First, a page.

Laparoscopic Donor Nephrectomy

Living kidney donation depicts an important source of organs for patients with end‐stage renal failure. Over the past decade in many transplant centres, laparoscopic donor nephrectomy has replaced the conventional open procedure.

Laparoscopic donor nephrectomy is an emerging technique which has not yet gained widespread acceptance in the transplant community due to perceived technical difficulties. However, the potential advantages of decreasing donor morbidity, decreasing hospital stay and improving convalescence while producing a functional kidney for the recipient may prove to increase living related renal transplantation.

Dialysis focuses on the diffusion of molecules across a semipermeable membrane, which separates blood on one side and the dialysate on the other.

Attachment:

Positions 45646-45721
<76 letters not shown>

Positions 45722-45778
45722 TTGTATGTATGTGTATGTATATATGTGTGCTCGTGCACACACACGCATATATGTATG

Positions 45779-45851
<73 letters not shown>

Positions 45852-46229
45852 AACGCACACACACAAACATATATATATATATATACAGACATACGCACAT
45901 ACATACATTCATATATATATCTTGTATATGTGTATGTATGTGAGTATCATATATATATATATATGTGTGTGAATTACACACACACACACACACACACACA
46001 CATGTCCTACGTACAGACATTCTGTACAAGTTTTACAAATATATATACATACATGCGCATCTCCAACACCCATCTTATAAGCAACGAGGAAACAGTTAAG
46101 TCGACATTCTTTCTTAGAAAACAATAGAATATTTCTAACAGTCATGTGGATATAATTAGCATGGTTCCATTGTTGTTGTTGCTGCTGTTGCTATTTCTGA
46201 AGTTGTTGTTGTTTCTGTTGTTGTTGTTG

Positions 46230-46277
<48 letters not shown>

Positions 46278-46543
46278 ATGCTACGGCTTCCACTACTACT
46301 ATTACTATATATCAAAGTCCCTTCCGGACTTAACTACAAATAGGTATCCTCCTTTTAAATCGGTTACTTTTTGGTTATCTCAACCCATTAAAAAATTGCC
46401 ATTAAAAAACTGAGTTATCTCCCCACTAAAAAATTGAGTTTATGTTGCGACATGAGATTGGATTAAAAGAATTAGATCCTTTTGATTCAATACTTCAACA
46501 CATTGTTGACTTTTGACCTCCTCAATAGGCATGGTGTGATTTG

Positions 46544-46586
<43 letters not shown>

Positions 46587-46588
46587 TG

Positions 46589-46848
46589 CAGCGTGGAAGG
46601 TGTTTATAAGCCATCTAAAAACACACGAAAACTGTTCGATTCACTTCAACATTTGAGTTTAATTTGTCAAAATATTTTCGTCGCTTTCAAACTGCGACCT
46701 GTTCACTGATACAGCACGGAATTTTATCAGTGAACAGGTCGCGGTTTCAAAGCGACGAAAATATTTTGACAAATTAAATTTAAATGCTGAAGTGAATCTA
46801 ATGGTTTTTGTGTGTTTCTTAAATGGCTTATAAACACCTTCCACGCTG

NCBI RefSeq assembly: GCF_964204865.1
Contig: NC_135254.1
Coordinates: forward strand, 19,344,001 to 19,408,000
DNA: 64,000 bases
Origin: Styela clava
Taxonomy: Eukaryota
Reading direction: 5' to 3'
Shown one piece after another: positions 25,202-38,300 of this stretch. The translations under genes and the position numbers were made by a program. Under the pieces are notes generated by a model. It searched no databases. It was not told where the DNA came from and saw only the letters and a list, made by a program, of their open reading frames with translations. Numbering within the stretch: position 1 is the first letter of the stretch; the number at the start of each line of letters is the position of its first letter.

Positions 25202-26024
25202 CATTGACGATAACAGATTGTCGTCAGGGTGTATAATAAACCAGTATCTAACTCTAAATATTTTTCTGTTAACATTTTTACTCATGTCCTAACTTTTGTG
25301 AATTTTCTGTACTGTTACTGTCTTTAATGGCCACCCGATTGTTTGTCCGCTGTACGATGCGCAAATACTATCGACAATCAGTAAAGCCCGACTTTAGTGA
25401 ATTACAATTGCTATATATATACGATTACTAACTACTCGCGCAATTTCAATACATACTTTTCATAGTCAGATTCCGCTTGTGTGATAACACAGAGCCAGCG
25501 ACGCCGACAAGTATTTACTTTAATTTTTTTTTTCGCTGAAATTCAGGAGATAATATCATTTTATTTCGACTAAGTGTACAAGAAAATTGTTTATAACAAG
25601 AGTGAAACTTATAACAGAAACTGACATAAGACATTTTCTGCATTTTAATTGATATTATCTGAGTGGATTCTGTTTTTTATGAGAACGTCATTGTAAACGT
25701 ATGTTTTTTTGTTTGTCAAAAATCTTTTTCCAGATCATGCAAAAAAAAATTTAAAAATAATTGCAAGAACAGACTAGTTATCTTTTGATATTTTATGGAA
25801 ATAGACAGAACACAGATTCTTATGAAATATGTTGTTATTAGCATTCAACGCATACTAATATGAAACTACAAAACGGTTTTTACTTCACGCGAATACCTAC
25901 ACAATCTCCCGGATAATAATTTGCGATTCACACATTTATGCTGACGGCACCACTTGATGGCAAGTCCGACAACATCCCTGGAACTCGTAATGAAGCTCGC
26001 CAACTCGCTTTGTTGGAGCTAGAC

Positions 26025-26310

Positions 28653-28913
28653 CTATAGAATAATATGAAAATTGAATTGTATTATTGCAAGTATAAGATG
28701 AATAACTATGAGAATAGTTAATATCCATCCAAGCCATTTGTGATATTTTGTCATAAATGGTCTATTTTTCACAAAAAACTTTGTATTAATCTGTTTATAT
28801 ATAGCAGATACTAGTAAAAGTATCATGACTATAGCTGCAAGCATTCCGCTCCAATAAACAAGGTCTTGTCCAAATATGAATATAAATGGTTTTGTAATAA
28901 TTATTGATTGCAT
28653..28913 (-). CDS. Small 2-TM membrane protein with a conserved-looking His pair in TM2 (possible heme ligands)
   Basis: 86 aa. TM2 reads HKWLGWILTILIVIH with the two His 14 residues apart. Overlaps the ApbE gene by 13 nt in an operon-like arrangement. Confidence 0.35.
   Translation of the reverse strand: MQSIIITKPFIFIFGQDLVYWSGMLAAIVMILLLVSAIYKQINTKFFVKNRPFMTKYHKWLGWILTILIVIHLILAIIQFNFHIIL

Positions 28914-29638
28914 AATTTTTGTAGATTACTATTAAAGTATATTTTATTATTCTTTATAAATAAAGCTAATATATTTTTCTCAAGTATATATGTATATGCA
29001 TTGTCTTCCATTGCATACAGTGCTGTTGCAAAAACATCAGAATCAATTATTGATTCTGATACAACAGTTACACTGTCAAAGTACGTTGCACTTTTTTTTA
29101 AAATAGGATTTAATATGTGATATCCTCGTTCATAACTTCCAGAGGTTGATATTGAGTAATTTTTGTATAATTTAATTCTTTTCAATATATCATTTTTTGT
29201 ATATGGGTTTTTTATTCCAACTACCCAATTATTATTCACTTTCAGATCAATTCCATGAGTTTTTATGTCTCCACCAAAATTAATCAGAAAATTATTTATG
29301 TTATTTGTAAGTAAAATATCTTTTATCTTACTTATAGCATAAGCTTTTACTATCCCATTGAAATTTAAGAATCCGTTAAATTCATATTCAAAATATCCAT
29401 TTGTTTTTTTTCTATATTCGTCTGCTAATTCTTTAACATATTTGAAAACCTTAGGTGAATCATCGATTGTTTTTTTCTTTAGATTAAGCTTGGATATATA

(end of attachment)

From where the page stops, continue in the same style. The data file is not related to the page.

Hemofiltration is based upon the principles of filtration and convection, (as opposed to diffusion) and mimics the function of the glomerular system. An ultrafiltrate is excreted, and the replacement of electrolytes with a specific solution is essential.

Kidney transplantation is indicated for patients with end-stage renal disease (ESRD). In such cases, it associates with a greater long-term survival rate and a better quality of life than dialysis.


Molecules diffuse across a semipermeable membrane down their concentration gradient and are removed from the blood.

Superior at removing low-weight molecules (e.g., urea, protein-bound drugs, ammonia).

Requires either a catheter (short-term option) or the creation and maturation of a fistula (long-term option)


Molecules are filtered out by a semipermeable membrane, whereas fluid passes through freely and re-enters the body (as “ultrafiltrate”).

Superior at removing middle-weight molecules (e.g., TNF, IL-8, IL-6) Replacement fluid is needed due to significant amounts of fluid are wasted in this process (“effluent”).